Smyth, Cuthbertson Manage Slim Leads In Town Council Race

Ed Smyth, left, and Mark Cuthbertson, are the top two vote-getters in the race for Hunti  ngton town council with unopened absentee ballots yet to be counted.

Ed Smyth, left, and Mark Cuthbertson, are the top two vote-getters in the race for Huntington town council with unopened absentee ballots yet to be counted.

By Long Islander News Staff
info@longislandergroup.com

Republican Ed Smyth with 24,048 votes and current Councilman Mark Cuthbertson, a democrat, with 23,950 were the two top vote-getters in the town council race, according to unofficial Suffolk BOE results.

“Individually in my campaign I remained positive and upbeat the whole time; I didn’t take any shots at my opponents,” Smyth said Tuesday night. “I think the message the Republican campaign had about the ‘new direction’ resonated with the voters, and I think Huntington does need to go in a new direction. We need to shed some light on town hall, and it’s going to take some time, but we are going to get it done.”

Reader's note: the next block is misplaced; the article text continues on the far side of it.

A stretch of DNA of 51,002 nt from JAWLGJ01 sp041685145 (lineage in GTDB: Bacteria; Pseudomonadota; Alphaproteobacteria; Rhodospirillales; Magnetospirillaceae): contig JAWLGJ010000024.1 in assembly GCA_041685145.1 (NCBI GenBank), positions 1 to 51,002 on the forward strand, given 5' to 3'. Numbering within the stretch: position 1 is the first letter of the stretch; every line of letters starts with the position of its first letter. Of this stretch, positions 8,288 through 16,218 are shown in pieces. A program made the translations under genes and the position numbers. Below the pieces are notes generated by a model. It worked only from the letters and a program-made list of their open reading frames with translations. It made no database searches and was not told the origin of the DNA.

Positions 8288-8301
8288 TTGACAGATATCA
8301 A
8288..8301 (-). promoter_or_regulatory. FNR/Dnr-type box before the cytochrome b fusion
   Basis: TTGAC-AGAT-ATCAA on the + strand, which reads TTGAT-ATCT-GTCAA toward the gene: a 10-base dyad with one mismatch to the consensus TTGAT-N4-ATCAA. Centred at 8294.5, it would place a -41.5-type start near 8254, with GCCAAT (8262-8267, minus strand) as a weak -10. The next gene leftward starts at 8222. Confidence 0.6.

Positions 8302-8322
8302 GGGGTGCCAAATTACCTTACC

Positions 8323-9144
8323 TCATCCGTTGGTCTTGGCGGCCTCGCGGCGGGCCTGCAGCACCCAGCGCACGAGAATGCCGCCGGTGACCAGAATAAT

Absentee ballots could still play a role in both the town council race and highway superintendent races.

The Suffolk Board of Elections had 1,986 unopened absentee ballots on file for the Town of Huntington as of deadline Wednesday, according to Suffolk BOE Commissioner Nick LaLota. He added there are also 1,241 outstanding ballots that will be considered if they are postmarked at least the day before the election and are received within seven days after. There could also be “hundreds” of affidavit or emergency ballots that come in over the following days, he said.

Other town council candidates Republican Jim Leonick, who earned 23,414 votes, and Democrat Emily Rogan, who earned 22,466 votes, were narrowly defeated based on the unofficial results.

If the current results stand, there will be an at least two-seat party swing on the Huntington Town Board as Chad Lupinacci replaces Frank Petrone as supervisor and Smyth takes over for Edwards, whose term expires this year.

The seat of Councilwoman Susan Berland, a Democrat, will need to be filled as the councilwoman won election to Suffolk’s 16th Legislative District.

If Berland, whose campaign did not return a call for comment Wednesday, resigns before the end of the year, then the remaining four-member town board can appoint her replacement with a majority vote, according to town spokesman A.J. Carter. The appointee would then have the option of seeking reelection in the 2018 election.

The term of Huntington Councilman Eugene Cook, a member of the Independence Party, runs through 2019